Bank Levy and Wage Garnishment Laws

Bank levy and wage garnishment laws are complicated and involve creditors seizing or freezing assets, or streams of income. Levies apply to financial accounts, while garnishments apply to wages. A creditor can institute a bank levy and wage garnishment if you owe unpaid debt.

Process of a Bank Levy and Wage Garnishment?

Creditors must first get a court order (“money judgment”) before they can start a bank levy and wage garnishment case. However, federal agencies (IRS or Department of Education) can do so without judgment. These federal agencies are only required to give a notice of intent to a bank levy and wage garnishment. They must give you a reasonable amount of time to pay the debt in full, or respond in writing.

Differences Between Bank Levies and Wage Garnishment

A creditor enacts a bank levy. They freeze a financial account and take money from that account to cover your debt. The levy is removed when the debt is paid in full. Creditors can also raise a lien against your property, or repossess your car or other personal property. This is called a property levy, and a creditor must get a “writ of execution” from the court.

A creditor raises a garnishment in order to force your employer to seize a portion of your wages. The law requires the employer to send those earnings to the creditor. Usually, both of these judgments are valid for several years before they “lapse.” In some states, a judgment is effective for 5 to 7 years. Even then, a creditor can often renew the judgment, in effect making the bank levy and wage garnishment permanent.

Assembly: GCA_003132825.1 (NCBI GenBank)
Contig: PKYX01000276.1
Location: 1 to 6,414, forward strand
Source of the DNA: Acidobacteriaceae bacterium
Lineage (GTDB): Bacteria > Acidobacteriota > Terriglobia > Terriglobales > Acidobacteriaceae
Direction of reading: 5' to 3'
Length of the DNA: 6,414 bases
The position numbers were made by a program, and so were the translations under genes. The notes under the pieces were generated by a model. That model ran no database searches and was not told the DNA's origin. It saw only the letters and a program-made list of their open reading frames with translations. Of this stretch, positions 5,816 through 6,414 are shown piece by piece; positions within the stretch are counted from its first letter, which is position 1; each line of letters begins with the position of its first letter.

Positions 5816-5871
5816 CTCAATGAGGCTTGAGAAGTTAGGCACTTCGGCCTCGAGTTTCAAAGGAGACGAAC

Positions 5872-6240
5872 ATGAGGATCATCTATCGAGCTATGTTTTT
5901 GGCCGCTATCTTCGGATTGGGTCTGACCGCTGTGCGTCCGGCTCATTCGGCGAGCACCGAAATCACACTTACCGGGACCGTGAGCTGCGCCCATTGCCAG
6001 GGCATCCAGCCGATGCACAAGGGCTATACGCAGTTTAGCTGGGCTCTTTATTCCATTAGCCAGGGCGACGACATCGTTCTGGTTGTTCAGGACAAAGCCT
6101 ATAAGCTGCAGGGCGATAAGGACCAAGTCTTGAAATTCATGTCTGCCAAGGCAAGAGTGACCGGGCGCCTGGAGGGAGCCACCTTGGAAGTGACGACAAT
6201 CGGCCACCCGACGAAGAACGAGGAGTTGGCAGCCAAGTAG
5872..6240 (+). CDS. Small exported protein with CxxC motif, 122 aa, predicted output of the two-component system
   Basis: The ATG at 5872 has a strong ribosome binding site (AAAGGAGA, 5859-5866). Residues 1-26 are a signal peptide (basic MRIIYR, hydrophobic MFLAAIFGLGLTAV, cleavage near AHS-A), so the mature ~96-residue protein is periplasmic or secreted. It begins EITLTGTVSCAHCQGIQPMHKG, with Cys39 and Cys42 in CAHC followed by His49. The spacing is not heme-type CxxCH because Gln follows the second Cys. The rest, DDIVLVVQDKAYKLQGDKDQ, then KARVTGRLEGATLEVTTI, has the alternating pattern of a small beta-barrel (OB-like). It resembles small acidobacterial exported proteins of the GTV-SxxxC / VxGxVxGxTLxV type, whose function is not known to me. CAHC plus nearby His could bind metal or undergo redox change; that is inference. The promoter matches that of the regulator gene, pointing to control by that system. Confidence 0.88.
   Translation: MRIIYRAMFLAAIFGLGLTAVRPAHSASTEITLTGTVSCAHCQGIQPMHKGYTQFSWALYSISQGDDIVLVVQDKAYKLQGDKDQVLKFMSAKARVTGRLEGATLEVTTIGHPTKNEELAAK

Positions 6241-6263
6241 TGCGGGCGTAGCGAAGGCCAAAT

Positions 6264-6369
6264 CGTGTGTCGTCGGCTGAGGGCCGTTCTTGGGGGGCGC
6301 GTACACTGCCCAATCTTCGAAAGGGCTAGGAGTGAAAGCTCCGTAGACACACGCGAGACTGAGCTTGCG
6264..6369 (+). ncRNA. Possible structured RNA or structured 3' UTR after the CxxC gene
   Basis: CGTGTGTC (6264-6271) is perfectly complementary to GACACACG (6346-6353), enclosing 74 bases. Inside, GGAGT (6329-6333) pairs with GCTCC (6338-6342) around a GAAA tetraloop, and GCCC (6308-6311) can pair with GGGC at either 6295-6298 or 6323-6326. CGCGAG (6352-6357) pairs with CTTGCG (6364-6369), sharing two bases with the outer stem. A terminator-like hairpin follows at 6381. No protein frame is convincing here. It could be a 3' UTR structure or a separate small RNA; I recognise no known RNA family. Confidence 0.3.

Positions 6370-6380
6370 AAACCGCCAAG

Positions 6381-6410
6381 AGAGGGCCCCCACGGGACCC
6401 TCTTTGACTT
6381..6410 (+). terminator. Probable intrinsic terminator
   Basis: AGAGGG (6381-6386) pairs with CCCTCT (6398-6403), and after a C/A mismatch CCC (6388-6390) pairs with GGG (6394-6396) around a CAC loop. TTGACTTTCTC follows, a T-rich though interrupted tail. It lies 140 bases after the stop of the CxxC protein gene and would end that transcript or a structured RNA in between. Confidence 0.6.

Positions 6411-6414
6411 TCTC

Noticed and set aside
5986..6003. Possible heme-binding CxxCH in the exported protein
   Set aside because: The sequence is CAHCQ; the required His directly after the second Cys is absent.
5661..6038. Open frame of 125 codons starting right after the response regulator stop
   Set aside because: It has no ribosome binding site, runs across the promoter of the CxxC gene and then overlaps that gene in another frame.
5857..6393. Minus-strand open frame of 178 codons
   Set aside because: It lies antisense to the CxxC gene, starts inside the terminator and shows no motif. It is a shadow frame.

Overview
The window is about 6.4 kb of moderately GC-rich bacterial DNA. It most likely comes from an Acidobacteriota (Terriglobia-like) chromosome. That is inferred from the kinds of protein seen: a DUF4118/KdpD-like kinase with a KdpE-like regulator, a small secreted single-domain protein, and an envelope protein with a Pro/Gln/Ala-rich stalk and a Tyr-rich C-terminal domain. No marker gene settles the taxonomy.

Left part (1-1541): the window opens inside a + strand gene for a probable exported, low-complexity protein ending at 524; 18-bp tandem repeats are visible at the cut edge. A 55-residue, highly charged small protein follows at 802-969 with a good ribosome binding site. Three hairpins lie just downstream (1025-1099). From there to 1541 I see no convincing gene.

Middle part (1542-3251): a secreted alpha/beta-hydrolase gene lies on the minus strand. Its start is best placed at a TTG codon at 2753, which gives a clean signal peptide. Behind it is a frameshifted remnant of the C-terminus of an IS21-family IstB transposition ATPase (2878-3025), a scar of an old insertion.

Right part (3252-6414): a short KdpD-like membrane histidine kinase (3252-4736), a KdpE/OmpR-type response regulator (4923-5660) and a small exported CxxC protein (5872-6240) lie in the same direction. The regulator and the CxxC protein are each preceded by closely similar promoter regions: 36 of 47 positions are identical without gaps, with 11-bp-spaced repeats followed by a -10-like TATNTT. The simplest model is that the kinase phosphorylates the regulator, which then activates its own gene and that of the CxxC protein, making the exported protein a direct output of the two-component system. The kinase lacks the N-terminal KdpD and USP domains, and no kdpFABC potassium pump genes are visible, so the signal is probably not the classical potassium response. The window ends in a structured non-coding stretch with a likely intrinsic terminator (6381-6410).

Who Uses a Bank Levy and Wage Garnishment?

Usually, levies come from government agencies, such as the IRS or Department of Education. Private creditors (like credit card companies) can also execute levies. Any private entity must first obtain a court order before it can touch your bank account.

Wage garnishments usually come from private creditors. Like levies, the private creditor must obtain a court order to issue a wage garnishment. The IRS and Department of Education also use wage garnishments to collect past-due taxes and student loans.
Types of Bank Levy and Wage Garnishment Judgments

A creditor can collect debt by:

  • Property repossession (cars, furniture, appliances, electronics, house, etc).
  • Enforcement to collect child support.
  • Tax refund intercepts (IRS intercepts your tax refund to pay debts owed).
  • Freezing of bank accounts.
  • Bank setoffs (if you miss a payment on a bank loan).

Before engaging a debt collector, it’s smart to have good legal representation. A good attorney can keep you out of trouble, and know when to fight the creditor or not. Remember, you can be jailed for interfering with a sheriff attempting to repossess your car or property.

Place your trust in an attorney who not only will fight for you and do the job right, but also cares about what happens to you and your family.
Call for a FREE, No Obligation, Legal Consultation with Mr. Taibi and GET THE FRESH START YOU DESERVE!